Former Poirot star David Suchet says he worries about the controversy over casting choices.
There has been debate over actors taking roles away from minority groups, with Bryan Cranston defending playing a wheelchair user in a comedy drama.
Suchet, 72, told the Daily Telegraph: “I’m worried about it. I’ve seen a lot of change in 50 years.
“Multicultural casting took time to adapt to. I had to work on myself to become more open-minded, and stop hanging on to fuddy-duddy traditions.
“Theatre has to evolve… but there’s a danger we’re actually becoming narrower. Art must be free if it’s to express itself – you should serve the writing.
“I’ve just been in a Pinter play (The Collection) where I played a gay character. I’m not gay but it crossed my mind, ‘Will there be objections?’
“I’m very passionate that performers should have the opportunity for their talent to emerge, but to say actors should only play themselves would render character actors redundant.
“If you take this to an extreme conclusion, I couldn’t have played Poirot because I’m not Belgian. If this is the way it’s going, I’ll be out of a job.”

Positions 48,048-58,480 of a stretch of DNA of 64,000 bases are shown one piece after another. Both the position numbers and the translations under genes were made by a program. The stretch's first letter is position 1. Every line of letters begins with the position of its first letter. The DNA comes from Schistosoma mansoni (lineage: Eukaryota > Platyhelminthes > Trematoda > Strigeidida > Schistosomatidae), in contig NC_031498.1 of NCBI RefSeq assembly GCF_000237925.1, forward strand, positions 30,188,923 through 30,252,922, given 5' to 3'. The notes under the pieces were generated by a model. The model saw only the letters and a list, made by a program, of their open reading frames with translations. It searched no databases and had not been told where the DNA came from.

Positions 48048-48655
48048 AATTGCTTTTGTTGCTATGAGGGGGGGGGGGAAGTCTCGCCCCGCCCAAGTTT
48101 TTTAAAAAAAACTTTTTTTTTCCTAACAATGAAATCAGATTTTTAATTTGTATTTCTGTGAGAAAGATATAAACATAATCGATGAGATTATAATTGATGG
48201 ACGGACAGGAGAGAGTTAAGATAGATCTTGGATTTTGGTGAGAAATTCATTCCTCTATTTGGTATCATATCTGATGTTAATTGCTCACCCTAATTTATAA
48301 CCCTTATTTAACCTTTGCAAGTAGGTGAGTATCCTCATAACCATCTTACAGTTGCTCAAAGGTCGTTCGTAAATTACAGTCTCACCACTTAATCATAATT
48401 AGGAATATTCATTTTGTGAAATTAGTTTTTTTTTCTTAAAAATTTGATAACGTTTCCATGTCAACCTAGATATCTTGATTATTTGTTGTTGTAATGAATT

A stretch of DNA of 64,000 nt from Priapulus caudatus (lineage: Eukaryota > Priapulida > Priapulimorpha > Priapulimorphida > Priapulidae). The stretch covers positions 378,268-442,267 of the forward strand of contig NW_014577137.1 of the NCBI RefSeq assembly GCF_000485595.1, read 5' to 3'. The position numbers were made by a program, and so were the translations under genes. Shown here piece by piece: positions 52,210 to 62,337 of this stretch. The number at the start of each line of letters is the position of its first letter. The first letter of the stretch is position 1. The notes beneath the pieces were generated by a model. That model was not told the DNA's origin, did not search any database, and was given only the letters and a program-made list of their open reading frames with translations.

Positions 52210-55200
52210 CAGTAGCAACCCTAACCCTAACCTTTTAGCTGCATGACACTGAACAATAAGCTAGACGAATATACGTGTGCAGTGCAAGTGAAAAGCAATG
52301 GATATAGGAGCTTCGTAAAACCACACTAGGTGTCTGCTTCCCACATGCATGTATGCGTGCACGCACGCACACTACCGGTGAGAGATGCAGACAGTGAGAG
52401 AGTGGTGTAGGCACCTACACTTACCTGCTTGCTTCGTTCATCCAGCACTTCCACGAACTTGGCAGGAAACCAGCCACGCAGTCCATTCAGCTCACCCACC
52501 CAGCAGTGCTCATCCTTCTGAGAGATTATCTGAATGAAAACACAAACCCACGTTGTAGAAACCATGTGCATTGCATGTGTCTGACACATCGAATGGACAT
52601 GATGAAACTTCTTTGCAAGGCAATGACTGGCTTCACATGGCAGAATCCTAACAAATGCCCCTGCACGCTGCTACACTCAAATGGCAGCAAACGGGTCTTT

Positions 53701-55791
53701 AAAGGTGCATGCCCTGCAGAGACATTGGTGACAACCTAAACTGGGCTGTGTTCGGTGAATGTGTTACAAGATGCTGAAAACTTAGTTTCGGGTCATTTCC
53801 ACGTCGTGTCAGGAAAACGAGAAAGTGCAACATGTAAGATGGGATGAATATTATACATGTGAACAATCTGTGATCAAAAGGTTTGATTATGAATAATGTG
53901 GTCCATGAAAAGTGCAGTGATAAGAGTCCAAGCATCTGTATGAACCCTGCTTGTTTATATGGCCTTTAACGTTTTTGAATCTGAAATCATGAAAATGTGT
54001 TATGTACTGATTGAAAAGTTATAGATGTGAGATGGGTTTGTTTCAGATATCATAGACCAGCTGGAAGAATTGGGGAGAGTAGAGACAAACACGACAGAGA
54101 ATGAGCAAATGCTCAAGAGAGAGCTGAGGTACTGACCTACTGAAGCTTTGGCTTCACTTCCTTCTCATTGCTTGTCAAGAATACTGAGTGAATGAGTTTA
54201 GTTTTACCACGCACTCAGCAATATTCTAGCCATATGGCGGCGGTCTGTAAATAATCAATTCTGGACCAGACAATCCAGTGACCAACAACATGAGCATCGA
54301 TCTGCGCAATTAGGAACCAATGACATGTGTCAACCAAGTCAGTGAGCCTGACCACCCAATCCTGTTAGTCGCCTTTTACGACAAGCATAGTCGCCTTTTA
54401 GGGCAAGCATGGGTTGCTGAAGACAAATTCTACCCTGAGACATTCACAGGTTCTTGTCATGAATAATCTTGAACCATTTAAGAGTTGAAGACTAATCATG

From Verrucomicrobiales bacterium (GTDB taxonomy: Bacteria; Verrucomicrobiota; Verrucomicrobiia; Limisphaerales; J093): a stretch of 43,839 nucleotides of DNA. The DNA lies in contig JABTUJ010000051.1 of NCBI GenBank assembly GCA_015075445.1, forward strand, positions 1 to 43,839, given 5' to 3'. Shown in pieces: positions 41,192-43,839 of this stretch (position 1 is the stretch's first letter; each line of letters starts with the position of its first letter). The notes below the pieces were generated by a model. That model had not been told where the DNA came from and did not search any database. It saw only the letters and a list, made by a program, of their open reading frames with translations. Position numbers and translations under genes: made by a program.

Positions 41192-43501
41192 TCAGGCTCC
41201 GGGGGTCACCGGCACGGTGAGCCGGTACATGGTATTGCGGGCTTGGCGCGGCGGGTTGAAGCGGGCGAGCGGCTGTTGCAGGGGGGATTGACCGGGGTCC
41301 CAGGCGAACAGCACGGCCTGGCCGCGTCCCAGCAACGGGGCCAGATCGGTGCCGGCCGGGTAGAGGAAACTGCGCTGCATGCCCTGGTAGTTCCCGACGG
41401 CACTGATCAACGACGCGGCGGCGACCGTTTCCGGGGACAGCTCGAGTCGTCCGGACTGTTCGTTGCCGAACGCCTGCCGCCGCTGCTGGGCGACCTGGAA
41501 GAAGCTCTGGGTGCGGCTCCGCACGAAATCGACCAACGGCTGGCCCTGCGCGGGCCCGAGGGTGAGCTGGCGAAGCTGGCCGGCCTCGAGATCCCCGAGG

Diversity in the film industry is a hot topic, with straight actor Darren Criss ruling out playing gay characters in future for fear of depriving an LGBT performer of a job.
Last year Scarlett Johansson pulled out of film Rub & Tug following a backlash over her casting as a trans character.
Simon Callow recently dismissed suggestions that able-bodied actors should not be cast as disabled characters.
Suchet was talking after John Malkovich played Poirot in The ABC Murders.
He said: “I don’t feel any rivalry. If there’s a pang, it’s that I miss Poirot personally.”